Editorials

Data dredging, bias, or confounding

BMJ 2002; 325 doi: http://dx.doi.org/10.1136/bmj.325.7378.1437 (Published 21 December 2002) Cite this as: BMJ 2002;325:1437

They can all get you into the BMJ and the Friday papers

  1. George Davey Smith, professor of clinical epidemiology (zetkin@bristol.ac.uk),
  2. Shah Ebrahim, professor in epidemiology of ageing
  1. Department of Social Medicine, University of Bristol, Bristol BS8 2PR

    On 4 October 2002, women who were moderate drinkers received good news: their risk of breast cancer was not raised, according to a report in the Lancet that was widely covered by the British media.1 The bad news was that smoking at an early age was now implicated as a risk factor for breast cancer. However, after they had enjoyed guilt-free drinks (without cigarettes) for only a few days, on 13 November the message was reversed: alcohol did increase the risk of breast cancer after all, but smoking was declared innocent.2 The press release proclaimed “Alcohol, tobacco and breast cancer: the definitive answer.” A reader was driven to complain in the letters page of the Guardian (14 November 2002): “So let me get this right—alcohol's no good anymore, and if you smoked within five years of getting your periods, that's bad news too. Oh no, that was a couple of weeks ago; smoking's okay now … Do things stop being bad for us if we just forget about them for a bit, do you think?”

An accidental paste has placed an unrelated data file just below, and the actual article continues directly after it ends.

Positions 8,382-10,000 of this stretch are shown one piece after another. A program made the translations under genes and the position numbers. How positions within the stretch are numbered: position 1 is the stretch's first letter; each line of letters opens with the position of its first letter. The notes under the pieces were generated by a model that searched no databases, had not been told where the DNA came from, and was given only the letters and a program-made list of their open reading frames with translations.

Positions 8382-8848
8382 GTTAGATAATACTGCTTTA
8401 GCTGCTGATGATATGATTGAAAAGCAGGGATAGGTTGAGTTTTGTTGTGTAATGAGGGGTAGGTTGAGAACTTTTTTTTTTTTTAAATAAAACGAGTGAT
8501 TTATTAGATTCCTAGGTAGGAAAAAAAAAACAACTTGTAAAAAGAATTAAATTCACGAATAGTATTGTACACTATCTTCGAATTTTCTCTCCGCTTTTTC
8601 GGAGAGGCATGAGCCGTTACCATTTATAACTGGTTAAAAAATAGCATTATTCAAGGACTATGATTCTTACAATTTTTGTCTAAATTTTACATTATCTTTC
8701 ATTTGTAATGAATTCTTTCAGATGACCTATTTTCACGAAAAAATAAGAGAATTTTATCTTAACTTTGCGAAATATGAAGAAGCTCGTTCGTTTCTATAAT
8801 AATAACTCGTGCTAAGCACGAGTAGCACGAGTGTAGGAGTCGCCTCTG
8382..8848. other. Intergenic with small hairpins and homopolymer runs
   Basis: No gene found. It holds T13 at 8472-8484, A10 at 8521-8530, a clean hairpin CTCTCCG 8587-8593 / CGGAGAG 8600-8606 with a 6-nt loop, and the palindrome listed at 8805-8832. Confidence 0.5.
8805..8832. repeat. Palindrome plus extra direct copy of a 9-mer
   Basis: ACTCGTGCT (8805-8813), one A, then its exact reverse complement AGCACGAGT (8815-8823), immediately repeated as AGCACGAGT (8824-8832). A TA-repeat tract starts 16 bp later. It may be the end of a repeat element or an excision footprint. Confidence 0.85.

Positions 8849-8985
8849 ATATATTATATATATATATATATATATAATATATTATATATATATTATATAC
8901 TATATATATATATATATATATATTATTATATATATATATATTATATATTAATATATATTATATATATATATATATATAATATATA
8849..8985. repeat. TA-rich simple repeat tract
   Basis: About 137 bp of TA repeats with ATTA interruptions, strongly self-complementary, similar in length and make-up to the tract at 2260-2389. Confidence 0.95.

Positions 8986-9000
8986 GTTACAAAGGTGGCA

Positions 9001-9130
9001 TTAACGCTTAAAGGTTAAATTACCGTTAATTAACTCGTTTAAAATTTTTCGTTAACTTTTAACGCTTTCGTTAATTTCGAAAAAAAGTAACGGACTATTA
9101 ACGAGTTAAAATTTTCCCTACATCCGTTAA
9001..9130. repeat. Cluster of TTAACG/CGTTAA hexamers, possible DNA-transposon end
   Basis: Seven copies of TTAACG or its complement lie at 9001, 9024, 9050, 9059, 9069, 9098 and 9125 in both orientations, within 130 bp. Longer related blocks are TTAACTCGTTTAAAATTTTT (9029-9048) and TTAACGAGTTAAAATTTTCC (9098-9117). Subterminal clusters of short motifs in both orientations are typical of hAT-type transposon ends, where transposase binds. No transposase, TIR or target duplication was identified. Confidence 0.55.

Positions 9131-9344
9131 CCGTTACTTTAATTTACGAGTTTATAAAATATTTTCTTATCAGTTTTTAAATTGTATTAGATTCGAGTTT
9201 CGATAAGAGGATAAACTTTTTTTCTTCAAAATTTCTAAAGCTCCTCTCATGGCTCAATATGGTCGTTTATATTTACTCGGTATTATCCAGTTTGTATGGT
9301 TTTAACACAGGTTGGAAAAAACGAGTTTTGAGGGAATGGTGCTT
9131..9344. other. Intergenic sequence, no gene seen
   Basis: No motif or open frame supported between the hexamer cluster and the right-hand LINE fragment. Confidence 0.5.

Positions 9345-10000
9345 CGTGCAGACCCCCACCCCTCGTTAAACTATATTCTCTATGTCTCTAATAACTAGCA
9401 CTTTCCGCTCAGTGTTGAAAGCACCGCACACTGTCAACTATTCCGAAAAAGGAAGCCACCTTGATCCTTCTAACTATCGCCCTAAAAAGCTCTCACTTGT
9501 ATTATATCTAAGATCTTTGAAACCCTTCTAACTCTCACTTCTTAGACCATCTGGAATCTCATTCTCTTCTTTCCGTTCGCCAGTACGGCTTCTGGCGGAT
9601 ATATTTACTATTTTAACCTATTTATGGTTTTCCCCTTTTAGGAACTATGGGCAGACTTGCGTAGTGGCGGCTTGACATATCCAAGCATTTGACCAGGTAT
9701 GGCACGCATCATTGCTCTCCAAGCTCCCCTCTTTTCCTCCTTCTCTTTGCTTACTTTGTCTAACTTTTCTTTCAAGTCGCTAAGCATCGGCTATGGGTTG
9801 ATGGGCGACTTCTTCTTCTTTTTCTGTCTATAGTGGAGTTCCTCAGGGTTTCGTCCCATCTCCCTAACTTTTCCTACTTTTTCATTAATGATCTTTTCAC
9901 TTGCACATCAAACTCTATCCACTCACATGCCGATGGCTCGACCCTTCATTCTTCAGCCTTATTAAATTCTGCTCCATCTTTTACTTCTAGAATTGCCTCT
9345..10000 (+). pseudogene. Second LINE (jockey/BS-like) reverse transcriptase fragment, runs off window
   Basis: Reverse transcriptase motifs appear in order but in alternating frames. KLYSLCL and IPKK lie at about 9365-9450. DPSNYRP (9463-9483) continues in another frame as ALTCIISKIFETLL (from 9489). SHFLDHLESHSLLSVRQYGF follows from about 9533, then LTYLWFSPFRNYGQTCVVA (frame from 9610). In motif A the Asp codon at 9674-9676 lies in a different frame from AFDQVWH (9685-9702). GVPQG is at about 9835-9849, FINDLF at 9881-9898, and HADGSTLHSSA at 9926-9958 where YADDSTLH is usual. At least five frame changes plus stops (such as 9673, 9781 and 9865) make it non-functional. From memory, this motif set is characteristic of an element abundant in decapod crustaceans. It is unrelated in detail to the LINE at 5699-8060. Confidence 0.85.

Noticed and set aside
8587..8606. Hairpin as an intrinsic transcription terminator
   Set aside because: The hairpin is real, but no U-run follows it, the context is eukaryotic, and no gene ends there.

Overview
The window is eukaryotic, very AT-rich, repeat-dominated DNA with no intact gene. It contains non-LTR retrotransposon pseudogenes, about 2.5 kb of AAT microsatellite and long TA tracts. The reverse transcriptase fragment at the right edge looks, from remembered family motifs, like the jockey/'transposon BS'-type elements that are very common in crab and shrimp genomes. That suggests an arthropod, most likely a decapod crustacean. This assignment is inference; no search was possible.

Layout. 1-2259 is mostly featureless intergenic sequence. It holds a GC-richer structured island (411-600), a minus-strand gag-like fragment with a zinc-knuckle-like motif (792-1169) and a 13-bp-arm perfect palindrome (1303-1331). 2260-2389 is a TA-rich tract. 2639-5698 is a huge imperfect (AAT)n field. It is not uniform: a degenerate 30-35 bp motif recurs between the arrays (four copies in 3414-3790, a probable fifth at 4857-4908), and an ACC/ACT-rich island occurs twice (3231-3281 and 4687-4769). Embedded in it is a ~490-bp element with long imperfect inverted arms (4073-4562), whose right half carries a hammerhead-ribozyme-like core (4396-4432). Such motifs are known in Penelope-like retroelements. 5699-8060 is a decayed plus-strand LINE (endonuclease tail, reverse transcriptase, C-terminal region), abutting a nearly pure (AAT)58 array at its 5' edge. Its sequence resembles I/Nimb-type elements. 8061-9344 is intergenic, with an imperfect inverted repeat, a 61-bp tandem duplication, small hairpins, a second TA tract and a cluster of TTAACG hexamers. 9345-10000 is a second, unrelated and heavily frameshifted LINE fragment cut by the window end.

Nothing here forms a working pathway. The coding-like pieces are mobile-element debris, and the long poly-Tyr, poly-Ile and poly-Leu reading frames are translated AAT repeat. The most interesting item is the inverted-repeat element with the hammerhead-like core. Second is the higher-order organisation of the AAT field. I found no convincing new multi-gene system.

This is a familiar story—so much so that in Bristol we set our medical students the exercise of examining the “health scare of the week” that appears each Friday, generally from a study reported in the BMJ or Lancet.w1

    Observational studies propose, RCTs dispose

    The widespread perception that epidemiological studies generate conflicting and often meaningless findingsw2 has received support from recent randomised controlled trials, which have failed to confirm even apparently robust findings from observational epidemiological studies. The most topical of these relates to hormone replacement therapy. In 1991 a meta-analysis of epidemiological results relating the use of hormone replacement therapy to the risk of coronary heart disease concluded that it halved the risk, and that the evidence was statistically robust (relative risk 0.50; 95% …

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